> land, I am skeptical about that on a national basis. It isn't true in
                                            > Baltimore City.
                                            >
                                            > JDK


                                            I thought I'd go back to your figures again, since it's not a very mathematically sound way of looking at it. Let's turn it around, and say how much would the average (mean) household pay in taxes if all current taxes were put to land, ignoring the actual assessable land value, but apportioning it to each property's value relative to all other property.
                                            First of all, it's best to do like for like, plugging the deficit is a separate debate from LVT or not. According to www.usgovernmentrevenue.com, estimated total tax take in 2012 is 5 tr. USD.
                                            Divided by 115 m households, that's 43K per household. Now let's say that 20% is payable by businesses. I'm ignoring whether corporations owns residental land or not, it is still embedded in rent paid by tenants. And I don't believe the vast expanses of farmland, forests, prairie etc., are particulary valuable, but there are some resource rents. But anyway, if I'm wrong, the figures would just work in our favour. That brings the figure down to 35K per household. That's the mean, and the median would probably be slightly lower. Now let's say we spend 25% of the total tax take on UIE's on a per capita basis, which isn't that generous IMO. That would come out at 3,3K per capita with 304m people. So a 4 person family living on the average property would pay net 21,8K. And the same family living on a property valued at around 60% of the mean would be in the clear. Add/deduct your excise taxes or other acceptable revenue of choice for more spending/less LVT.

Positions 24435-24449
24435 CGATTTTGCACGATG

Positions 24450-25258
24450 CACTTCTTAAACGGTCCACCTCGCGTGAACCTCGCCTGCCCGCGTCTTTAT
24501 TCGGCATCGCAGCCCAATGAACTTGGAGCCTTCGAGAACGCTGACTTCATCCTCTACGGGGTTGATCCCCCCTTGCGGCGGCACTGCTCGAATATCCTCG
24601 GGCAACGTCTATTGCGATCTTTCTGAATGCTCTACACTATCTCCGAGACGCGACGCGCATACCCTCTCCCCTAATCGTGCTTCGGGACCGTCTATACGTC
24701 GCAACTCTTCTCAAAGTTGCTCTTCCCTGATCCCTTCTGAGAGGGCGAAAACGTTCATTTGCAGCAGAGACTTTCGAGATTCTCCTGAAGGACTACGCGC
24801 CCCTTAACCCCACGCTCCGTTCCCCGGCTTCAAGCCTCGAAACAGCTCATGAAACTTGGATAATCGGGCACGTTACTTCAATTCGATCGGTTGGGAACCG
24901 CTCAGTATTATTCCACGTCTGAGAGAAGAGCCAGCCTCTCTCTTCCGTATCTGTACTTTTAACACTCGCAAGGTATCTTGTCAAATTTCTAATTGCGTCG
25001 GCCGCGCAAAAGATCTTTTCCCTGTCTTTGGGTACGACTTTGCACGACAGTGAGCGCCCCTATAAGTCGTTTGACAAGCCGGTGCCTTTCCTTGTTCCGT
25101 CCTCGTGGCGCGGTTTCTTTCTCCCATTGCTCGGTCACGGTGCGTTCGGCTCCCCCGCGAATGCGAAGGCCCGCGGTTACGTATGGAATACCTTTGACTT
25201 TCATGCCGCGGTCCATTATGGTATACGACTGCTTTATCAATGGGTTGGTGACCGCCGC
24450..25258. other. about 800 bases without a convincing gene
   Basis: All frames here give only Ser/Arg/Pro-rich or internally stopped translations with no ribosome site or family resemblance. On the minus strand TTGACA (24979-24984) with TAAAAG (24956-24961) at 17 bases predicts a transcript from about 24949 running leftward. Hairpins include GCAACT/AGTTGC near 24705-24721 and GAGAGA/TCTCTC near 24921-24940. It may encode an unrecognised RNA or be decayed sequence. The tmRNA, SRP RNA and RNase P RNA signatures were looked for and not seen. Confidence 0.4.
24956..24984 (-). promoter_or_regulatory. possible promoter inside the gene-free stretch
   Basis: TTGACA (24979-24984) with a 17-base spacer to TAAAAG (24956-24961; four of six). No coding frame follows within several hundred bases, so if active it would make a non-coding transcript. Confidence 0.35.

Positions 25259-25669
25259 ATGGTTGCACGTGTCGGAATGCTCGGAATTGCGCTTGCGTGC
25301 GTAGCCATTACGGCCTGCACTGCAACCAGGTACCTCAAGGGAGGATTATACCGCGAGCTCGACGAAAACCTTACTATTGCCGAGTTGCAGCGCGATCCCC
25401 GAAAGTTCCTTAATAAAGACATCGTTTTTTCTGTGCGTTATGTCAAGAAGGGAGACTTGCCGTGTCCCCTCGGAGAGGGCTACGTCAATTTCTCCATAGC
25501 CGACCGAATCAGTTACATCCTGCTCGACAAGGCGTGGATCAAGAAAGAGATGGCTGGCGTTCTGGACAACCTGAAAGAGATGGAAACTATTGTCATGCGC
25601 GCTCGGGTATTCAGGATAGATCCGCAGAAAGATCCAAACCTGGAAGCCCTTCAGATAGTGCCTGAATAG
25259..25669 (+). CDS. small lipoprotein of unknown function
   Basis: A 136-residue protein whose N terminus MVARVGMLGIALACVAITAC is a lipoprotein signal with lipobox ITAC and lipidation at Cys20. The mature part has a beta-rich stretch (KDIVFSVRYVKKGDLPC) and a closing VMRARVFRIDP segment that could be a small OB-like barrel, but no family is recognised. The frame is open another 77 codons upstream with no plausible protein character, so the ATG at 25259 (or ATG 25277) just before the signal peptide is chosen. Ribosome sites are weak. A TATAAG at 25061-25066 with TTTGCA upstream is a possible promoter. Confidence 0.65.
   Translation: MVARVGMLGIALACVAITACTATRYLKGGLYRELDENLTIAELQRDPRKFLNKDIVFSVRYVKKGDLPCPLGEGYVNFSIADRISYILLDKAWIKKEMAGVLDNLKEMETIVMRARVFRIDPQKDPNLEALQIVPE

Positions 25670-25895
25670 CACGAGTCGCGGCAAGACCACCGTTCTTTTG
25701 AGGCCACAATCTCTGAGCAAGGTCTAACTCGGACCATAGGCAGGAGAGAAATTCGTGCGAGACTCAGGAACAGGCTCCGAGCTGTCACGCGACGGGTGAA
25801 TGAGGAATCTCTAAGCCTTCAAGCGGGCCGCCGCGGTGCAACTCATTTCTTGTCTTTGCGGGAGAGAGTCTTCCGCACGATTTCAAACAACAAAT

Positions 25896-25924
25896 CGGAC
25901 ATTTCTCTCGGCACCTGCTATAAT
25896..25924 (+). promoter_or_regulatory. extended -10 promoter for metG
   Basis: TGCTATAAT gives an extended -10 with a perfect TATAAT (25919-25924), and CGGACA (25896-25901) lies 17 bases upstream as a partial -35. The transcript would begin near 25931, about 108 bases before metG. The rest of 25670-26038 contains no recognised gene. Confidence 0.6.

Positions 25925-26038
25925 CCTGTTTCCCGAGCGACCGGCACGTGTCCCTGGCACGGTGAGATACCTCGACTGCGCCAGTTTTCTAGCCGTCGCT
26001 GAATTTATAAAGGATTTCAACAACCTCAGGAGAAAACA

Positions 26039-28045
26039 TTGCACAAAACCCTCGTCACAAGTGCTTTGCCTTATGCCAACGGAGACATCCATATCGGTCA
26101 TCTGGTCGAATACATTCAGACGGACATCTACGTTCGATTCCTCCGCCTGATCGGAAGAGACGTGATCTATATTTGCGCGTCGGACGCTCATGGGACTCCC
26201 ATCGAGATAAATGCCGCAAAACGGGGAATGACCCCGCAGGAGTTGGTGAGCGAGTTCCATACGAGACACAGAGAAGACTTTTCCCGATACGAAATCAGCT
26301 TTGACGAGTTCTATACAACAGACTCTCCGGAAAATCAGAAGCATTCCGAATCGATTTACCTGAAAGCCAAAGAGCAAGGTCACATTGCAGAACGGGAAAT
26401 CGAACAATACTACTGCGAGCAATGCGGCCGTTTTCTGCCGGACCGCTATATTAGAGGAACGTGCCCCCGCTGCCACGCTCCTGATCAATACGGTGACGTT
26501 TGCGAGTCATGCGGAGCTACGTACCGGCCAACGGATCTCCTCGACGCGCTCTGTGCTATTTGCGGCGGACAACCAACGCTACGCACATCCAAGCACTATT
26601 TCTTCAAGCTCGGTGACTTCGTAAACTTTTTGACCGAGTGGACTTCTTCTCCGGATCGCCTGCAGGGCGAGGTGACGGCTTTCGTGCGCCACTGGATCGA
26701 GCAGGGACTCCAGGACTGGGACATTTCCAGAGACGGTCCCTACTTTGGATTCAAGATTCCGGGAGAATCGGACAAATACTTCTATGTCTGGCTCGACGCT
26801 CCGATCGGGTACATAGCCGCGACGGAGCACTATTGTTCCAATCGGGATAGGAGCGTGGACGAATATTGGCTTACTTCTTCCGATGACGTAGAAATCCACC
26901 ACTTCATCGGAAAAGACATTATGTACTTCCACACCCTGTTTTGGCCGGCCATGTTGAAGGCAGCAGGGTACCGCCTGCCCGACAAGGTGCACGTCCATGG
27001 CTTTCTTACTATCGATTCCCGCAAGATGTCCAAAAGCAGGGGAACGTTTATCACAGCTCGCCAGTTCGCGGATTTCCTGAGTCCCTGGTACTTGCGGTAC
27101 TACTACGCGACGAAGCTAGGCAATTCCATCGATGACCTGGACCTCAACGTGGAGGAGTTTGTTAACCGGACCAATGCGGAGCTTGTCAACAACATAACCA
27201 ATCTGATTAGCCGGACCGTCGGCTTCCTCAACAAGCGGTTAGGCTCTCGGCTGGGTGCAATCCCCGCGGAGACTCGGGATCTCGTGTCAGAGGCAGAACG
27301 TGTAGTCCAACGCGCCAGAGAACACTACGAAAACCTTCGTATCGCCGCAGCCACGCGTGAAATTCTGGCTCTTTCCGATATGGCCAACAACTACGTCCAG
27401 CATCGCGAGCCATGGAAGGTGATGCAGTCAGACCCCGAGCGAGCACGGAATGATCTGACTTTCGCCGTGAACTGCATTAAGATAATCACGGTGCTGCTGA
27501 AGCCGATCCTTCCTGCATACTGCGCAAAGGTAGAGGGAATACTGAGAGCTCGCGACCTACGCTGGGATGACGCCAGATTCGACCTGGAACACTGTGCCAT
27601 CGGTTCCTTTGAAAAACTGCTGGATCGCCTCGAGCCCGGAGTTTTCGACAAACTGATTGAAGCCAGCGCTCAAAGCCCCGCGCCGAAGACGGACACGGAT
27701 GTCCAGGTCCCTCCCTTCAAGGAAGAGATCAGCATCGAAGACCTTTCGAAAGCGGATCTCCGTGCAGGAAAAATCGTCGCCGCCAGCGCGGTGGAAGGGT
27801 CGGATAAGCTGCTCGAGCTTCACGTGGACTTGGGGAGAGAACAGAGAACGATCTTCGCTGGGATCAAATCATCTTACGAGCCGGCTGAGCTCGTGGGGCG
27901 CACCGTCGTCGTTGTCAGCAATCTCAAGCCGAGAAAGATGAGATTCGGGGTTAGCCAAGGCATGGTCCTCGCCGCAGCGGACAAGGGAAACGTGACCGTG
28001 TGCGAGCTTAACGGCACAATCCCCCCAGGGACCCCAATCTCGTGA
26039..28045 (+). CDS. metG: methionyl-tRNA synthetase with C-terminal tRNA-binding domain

Kj
                                          • John David Kromkowski
                                            JDK: turning it around is an ok way to work at it, too. But getting a good dataset is complicated. It is even more complicated because at the federal level
                                            Message 21 of 23 , Nov 16, 2012
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                                              JDK:  turning it around is an ok way to work at it, too.  But getting a good dataset is complicated.   It is even more complicated because at the federal level you have to apportion the tax.  EG I live in MD, so marylanders pay like 1.9% of the total.

                                              Don't have time, right not to work it.

                                              I think the US is 2.3 billion acres of land.  Does an average price of 2500 per acre sound right?  

                                              But 375 million acres are in Alaska and not useable for much of anything.




                                              KJ:  I thought I'd go back to your figures again, since it's not a very mathematically sound way of looking at it. Let's turn it around, and say how much would the average (mean) household pay in taxes if all current taxes were put to land, ignoring the actual assessable land value, but apportioning it to each property's value relative to all other property.
                                              First of all, it's best to do like for like, plugging the deficit is a separate debate from LVT or not. According to www.usgovernmentrevenue.com, estimated total tax take in 2012 is 5 tr. USD.
                                              Divided by 115 m households, that's 43K per household. Now let's say that 20% is payable by businesses. I'm ignoring whether corporations owns residental land or not, it is still embedded in rent paid by tenants. And I don't believe the vast expanses of farmland, forests, prairie etc., are particulary valuable, but there are some resource rents. But anyway, if I'm wrong, the figures would just work in our favour. That brings the figure down to 35K per household. That's the mean, and the median would probably be slightly lower. Now let's say we spend 25% of the total tax take on UIE's on a per capita basis, which isn't that generous IMO. That would come out at 3,3K per capita with 304m people. So a 4 person family living on the average property would pay net 21,8K. And the same family living on a property valued at around 60% of the mean would be in the clear. Add/deduct your excise taxes or other acceptable revenue of choice for more spending/less LVT.

                                              --
                                              Very truly yours

                                              John D. Kromkowski
                                              6803 York Road -- Suite 207
                                              Baltimore, MD 21212